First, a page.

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School divisions shoring up learning plans; CHS students in good standing to receive A's

Charlottesville and Albemarle County school divisions are ready to begin online teaching opportunities after spring break — a month after Gov. Ralph Northam initially ordered Virginia schools to close.

The Charlottesville School Board met Thursday for the first time since the pandemic took hold in Virginia and Northam’s order. The board held its meeting virtually over the Zoom video conferencing app. The Albemarle County School Board met earlier in the day, as well, to discuss the division’s ongoing response to the COVID-19 pandemic.

The county school division discussed its plan for online learning last week.

Charlottesville schools Superintendent Rosa Atkins said the division is moving into the third phase of its continuity of learning plan, which includes teaching new material from April 13 to June 5. The first two phases involved delivering free meals, distributing technology and starting to connect with students.

Students in kindergarten and first grade will have printed workbooks mailed to their homes, while students in second to fourth grade will work on online activities through SeeSaw, the division’s learning management system. Fifth- through 12th-graders will have virtual instruction, in what division consultant Gertude Ivory referred to as “emergency remote teaching.”

Charlottesville High School students who were passing their classes as of March 13, when Northam ordered schools to close, will receive an A letter grade. Those who were failing as of March 13 will have to complete several learning modules to receive an A letter grade.

“All of our coordinators, administrators and teachers have done a phenomenal job in trying to quickly design instruction in a new landscape,” Ivory said.

If the division opted to make the courses pass/fail, that could complicate the NCAA eligibility of student-athletes.

No assignments will be graded for the rest of the school year, though teachers will provide feedback.

“Grading would add to the stress of students,” Ivory said.

CHS Principal Eric Irizarry said the learning modules will be released every two weeks for students. Teachers and counselors will hold virtual office hours on Fridays to give students a chance to talk with them.

“We’re just trying to stay in constant communication and thinking outside the box in how to engage [our seniors],” Irizarry said.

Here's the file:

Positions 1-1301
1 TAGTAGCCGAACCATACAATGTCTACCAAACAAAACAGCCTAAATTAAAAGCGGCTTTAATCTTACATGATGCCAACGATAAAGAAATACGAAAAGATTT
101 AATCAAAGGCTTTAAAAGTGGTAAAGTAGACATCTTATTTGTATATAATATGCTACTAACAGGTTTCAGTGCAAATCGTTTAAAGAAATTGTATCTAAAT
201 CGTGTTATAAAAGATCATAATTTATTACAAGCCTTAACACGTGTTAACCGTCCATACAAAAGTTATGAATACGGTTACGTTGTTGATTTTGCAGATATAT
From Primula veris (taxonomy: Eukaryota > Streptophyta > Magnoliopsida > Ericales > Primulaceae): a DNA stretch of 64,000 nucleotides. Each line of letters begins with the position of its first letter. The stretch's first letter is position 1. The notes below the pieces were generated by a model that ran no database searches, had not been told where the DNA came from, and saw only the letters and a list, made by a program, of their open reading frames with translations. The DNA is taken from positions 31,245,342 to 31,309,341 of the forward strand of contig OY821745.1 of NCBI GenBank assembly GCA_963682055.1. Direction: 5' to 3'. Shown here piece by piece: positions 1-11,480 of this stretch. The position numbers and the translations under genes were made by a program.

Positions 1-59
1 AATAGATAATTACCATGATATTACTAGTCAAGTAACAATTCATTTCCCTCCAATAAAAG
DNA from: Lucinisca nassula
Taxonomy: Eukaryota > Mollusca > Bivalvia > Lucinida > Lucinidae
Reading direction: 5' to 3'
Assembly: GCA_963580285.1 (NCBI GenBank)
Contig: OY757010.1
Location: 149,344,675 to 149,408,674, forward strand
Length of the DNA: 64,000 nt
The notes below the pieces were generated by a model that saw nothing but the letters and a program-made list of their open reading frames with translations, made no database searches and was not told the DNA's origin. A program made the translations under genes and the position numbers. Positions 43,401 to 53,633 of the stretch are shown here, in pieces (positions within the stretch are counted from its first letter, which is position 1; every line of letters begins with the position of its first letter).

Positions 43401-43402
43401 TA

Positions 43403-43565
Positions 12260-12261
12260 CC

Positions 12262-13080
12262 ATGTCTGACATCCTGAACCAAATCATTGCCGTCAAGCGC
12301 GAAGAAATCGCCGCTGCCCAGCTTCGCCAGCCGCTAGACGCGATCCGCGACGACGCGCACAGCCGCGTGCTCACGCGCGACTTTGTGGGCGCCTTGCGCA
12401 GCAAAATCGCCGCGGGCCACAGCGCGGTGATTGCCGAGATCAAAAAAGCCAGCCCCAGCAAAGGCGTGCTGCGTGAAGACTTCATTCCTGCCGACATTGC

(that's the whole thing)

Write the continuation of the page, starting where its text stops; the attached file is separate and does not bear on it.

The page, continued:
Atkins said the division is still working on creative ways to recognize the Class of 2020.

Before the pandemic, the School Board was in the middle of a difficult budget cycle for the upcoming fiscal year. The board has requested $61.7 million from the City Council while the city manager has proposed $59.4 million.

Last month, councilors supported $626,000 in cuts to the proposed budget to allocate to the school division. What effect the pandemic will have on the budgets has not been determined.

Albemarle County

The Albemarle County School Board needs to cut $2.68 million from its budget for this fiscal year, division staff said Thursday during a special meeting. What exactly those cuts could look like will be discussed in greater detail at the board’s next meeting on April 16.

County Executive Jeff Richardson told the Board of Supervisors on Wednesday that the county government and school division need to cut $6.24 million this fiscal year due to declining revenues.

“We don’t have additional information on the numbers,” said Rosalyn Schmitt, the Albemarle school division’s chief operating officer. “We anticipate having a more robust conversation at the next meeting.”

The School Board hasn’t adopted a budget for the next fiscal year yet.

The division is preparing continuity of learning plans for elementary, middle and high schools, and teachers will communicate directly to students by April 15 regarding those plans, said Debbie Collins, the division’s deputy superintendent.

“I want to publicly praise all our employees,” Albemarle schools Superintendent Matt Haas said. “In the wake of shutting down our brick and mortar and high-contact schools, you, in a matter of days, have worked to stand up a virtual school for 14,000 students.”

Source: www.dailyprogress.com

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